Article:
Tourism and Foreign Investment: Tackling the Easy Problems

by Edward Alden Thursday, September 20, 2012
Chinese tourists pose for a picture with Mickey and Minnie Mouse (Jason Reed/Courtesy Reuters). Chinese tourists pose for a picture with Mickey and Minnie Mouse (Jason Reed/Courtesy Reuters).

Many of the things the United States needs to do to strengthen itself economically are hard. Improving education is a lengthy, complex undertaking with no obvious road map. Bringing the deficit under control involves politically perilous decisions to cut spending and raise taxes. Streamlining burdensome regulation requires difficult trade-offs between business efficiency and environmental and consumer protection. Read more »

The Income Inequality Debate

by Renewing America Staff Tuesday, September 18, 2012
Protestors paint a 99% slogan on the street during May Day demonstrations in San Francisco on May 1, 2012 (Robert Galbraith/Courtesy Reuters). Protestors paint a 99% slogan on the street during May Day demonstrations in San Francisco on May 1, 2012 (Robert Galbraith/Courtesy Reuters).

Inequality in the United States today is substantially higher than almost any other developed nation, and even some developing countries such as Russia and India. According to the Congressional Budget Office, the average real after-tax household income for the top 1 percent of Americans rose 275 percent from 1979 to 2007, while income for the majority of the population–21st through 80th percentiles–grew just 37 percent over the same period. Read more »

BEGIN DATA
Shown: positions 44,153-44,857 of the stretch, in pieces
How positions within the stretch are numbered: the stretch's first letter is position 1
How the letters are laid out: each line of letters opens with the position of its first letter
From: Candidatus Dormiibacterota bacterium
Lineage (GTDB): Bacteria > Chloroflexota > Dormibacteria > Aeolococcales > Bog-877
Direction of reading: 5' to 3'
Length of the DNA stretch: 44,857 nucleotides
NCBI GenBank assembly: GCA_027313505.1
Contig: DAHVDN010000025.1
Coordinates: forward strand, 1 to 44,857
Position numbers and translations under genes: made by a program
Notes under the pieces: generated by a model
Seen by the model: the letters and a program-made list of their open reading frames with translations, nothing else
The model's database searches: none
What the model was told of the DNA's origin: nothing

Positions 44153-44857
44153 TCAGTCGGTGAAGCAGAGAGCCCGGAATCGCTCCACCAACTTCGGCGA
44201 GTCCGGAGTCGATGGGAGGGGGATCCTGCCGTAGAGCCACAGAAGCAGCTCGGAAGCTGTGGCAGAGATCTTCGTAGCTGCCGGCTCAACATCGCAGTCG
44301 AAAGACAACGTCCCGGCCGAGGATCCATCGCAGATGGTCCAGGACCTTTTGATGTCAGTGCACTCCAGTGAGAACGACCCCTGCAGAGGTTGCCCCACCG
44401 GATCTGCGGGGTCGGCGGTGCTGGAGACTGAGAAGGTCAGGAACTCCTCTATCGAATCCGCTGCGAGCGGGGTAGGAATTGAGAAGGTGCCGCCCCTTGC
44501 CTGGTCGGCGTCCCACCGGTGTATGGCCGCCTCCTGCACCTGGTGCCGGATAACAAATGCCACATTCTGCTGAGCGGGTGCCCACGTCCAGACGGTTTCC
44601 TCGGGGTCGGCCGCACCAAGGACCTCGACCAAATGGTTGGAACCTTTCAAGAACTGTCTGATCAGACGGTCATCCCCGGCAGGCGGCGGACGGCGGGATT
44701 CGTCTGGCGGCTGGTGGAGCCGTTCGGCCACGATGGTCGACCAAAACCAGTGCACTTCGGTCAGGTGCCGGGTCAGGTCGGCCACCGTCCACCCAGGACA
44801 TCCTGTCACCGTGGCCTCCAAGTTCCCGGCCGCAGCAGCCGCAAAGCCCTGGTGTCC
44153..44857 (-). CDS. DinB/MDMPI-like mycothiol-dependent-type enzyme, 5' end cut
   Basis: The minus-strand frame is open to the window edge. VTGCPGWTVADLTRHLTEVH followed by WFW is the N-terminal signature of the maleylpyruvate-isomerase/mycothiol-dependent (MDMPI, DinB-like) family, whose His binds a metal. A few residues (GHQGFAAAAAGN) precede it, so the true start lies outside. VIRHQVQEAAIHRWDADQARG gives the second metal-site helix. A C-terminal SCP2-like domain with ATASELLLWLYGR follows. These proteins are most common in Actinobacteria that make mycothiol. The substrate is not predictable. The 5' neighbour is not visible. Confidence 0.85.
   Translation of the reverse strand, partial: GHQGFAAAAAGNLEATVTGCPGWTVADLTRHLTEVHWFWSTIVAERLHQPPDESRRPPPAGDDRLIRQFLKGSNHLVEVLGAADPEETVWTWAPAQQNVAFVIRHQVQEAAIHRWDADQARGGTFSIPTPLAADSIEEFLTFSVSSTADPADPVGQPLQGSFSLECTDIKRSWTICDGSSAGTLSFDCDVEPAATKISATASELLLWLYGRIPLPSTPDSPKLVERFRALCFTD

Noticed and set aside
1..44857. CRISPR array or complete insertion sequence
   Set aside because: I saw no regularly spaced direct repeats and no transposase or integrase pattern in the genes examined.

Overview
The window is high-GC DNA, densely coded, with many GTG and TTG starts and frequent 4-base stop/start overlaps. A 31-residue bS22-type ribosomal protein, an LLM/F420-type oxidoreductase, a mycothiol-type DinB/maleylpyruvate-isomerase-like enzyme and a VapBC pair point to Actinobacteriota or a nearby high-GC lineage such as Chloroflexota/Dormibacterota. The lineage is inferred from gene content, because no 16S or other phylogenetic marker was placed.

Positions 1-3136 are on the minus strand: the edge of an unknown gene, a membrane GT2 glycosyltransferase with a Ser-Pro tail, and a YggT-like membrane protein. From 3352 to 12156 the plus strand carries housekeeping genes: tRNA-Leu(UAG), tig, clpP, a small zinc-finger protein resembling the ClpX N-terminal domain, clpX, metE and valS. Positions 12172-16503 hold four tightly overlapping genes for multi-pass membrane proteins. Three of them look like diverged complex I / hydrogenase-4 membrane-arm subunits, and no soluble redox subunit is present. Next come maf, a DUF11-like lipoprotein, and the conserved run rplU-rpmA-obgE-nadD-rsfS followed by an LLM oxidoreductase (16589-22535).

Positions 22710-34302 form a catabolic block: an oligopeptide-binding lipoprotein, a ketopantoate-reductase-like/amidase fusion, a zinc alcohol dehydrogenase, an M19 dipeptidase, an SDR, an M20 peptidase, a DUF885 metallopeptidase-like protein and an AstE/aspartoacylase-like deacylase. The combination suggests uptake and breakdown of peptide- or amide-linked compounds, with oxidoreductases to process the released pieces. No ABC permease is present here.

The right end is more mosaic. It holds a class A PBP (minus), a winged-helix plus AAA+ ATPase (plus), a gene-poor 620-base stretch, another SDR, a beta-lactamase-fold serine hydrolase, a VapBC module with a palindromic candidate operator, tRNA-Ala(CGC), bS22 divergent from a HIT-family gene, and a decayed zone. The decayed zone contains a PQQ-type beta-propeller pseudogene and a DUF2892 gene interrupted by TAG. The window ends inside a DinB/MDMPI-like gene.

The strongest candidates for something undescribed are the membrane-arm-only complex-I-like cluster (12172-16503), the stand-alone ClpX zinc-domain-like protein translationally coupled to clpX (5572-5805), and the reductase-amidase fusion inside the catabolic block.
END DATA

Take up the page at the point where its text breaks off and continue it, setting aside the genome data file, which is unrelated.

Hard Truths About Global Growth

by Michael Spence Monday, September 17, 2012
A cleaner mops the floor of an empty hall at a convention centre in Singapore (Vivek Prakash/Courtesy Reuters). A cleaner mops the floor of an empty hall at a convention centre in Singapore (Vivek Prakash/Courtesy Reuters).

The world’s high-income countries are in economic trouble, mostly related to growth and employment, and now their distress is spilling over to developing economies. What factors underlie today’s problems, and how appropriate are the likely policy responses? Read more »

Techonomy and the Future of Cities: What I Learned

by Edward Alden Friday, September 14, 2012
David Kirkpatrick introduces Techonomy Detroit (Courtesy Techonomy). David Kirkpatrick introduces Techonomy Detroit (Courtesy Techonomy).

I spent a fascinating day this week at the Techonomy conference in Detroit, and came away with a new appreciation for why I should get out of Washington more than I do. The conference, the brainchild of Techonomy founder David Kirkpatrick and co-hosted by the Detroit Economic Club, was a fascinating and inspiring look at some of the efforts under way to revitalize a city that has probably been hit harder than any other in the country by, among other things, international trade competition, technology that has shed workers, poor governance, and the exodus to the suburbs. The focus of the conference was the current, accelerating wave of technological change and how it can be made to work in revitalizing American cities. Read more »